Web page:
How are endowment investments managed at OCU?
The University’s endowments consist of individual donor-restricted funds which are managed and controlled by the University. The University also has endowment funds which are held and managed by others (see below).
Most endowments are invested with the Oklahoma United Methodist Foundation (“OUMF”). These assets are to be held in perpetuity by OUMF for the benefit of the University. The University receives distributions from the income earned by the trusts, which is generally restricted for scholarship purposes.
The University previously made transfers to the Oklahoma City Community Foundation, Inc. (“OCCF”), for which the University has specified itself as the beneficiary of the funds. Annually, distributions from the funds are paid to the University according to OCCF’s spending policy.
In addition to the funds discussed above, OCCF maintains other funds that have been contributed by various donors to OCCF for the benefit of the University. These funds are not included as assets of the University, but earnings from these funds are paid to the University each year.
What is the spending policy for endowments?
The amount that can be spent each year from endowments is established by the Board of Trustees. The current policy calls for quarterly distributions of 5% (on an annualized basis) of the average market value of the fund for the trailing three years on a rolling basis. The spending policy is reviewed at least annually or more often, as needed, and may be changed at any time.
Investments held and managed by OUMF and OCCF for the benefit of OCU are subject to their spending policies.
What happens to any “excess returns” in the endowment?
Earnings beyond the amount needed for spending are referred to as “excess returns” and are added back to principal and reinvested in the long-term pool to promote growth and protect against inflation for future programs.
How soon will new endowments start to spend for their intended purposes?
If the endowment agreement prohibits spending of corpus, new endowments may begin spending after accumulated investment earnings are sufficient to fund a spending budget, subject to the annual computation date for endowment spending budgets of June 30th. According to the OCU Investment Committee’s policy, it takes at least one full year of investment before earnings may be expended from a new endowment.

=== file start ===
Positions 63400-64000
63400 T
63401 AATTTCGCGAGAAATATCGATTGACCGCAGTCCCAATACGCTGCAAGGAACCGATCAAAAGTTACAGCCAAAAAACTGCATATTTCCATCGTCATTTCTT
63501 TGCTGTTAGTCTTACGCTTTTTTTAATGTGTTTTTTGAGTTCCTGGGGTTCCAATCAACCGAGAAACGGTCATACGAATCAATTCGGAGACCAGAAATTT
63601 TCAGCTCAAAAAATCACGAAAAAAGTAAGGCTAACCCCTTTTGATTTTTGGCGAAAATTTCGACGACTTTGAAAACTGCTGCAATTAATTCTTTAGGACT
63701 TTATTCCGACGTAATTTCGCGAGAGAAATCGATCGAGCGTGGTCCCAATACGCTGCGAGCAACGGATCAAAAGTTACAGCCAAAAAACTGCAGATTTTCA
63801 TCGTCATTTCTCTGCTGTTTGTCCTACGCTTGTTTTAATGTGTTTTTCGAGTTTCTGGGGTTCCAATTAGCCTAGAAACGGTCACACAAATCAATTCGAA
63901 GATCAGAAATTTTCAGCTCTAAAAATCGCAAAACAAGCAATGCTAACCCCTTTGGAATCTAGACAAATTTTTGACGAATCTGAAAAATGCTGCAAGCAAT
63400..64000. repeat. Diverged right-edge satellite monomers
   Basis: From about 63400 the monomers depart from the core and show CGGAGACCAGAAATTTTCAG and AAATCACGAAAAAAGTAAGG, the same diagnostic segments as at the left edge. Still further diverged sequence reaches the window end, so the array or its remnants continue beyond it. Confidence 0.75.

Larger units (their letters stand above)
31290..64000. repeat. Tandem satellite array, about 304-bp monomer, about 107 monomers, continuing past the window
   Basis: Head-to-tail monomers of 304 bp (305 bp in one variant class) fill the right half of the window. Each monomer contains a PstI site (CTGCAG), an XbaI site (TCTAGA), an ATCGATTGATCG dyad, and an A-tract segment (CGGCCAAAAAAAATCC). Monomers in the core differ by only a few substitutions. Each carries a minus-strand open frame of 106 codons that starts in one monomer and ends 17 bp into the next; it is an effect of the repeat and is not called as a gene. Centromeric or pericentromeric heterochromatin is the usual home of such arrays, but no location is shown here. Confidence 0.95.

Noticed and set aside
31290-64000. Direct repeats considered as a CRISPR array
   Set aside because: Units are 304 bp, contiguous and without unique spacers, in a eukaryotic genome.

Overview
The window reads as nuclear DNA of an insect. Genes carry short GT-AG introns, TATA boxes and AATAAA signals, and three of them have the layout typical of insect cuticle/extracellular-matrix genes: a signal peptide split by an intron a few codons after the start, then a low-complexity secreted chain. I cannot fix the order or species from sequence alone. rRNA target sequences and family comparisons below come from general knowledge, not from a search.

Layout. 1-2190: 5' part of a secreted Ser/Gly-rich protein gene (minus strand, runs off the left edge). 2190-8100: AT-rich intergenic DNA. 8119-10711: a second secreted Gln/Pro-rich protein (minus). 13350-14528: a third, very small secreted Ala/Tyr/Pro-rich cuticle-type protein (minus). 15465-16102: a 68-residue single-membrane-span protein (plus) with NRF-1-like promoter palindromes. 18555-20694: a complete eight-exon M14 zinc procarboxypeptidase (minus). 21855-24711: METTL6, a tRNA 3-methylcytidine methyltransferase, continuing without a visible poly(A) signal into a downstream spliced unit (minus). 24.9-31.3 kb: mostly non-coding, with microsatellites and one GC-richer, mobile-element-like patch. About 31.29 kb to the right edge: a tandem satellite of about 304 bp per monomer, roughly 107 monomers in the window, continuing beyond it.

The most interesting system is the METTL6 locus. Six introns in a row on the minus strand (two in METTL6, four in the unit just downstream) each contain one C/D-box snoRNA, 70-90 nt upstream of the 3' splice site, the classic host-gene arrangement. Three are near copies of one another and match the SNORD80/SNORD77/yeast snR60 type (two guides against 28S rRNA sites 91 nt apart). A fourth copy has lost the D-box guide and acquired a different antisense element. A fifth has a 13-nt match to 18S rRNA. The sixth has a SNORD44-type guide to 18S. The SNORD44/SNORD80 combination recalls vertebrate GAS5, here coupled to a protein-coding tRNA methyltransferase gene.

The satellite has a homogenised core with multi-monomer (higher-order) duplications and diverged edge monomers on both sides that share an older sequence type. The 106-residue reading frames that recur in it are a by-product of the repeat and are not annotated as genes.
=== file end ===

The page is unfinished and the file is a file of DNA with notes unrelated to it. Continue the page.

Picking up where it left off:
What is an “underwater” endowment?
This is an endowment that, through declining market performance has used all accumulated earnings and appreciation and has eroded the original gift value, or corpus. The market value of an underwater endowment is less than the corpus.
What is the minimum amount for establishment of an endowment?
The University’s minimum to fund an endowment is $25,000.
Can an endowment be designated for a specific purpose?
Absolutely! As with any gift to OCU, an endowed gift offers alumni and friends the opportunity to have their names, or the name of a loved one, linked to an area of the University in which they have a special interest.
Some donors create unrestricted endowments, recognizing that the needs and challenges of the future will differ from those of today. Unrestricted gifts are used for the highest priority needs on campus, and provide the most flexibility as these needs change.
Many donors create undergraduate scholarships or graduate fellowships to aid deserving students.
Some donors choose to endow a professorship or a chair in the academic discipline that inspired them as students.
Other donors choose to direct their gifts to programs or purposes of special concern to them, knowing that these additional funds stimulate growth and enhance excellence.
How many endowments exist for the benefit of OCU and its students?
Approximately 607 endowed funds are invested for the benefit of OCU and its students.
How can an endowment be established at OCU?
Interested donors can talk with a development officer in University Advancement and External Relations about the gift and the intent of the new endowment. An endowed agreement outlining use of available funds will be drafted by the development office and edited/approved by the donor(s).
The endowment may be funded with an outright gift, pledge payments over a period of up to five years or a planned gift. Some donors establish a trust or other planned gift vehicle to ensure their endowment’s funding in the future, but make annual gifts to fund the endowment’s purpose from year to year during their lifetimes.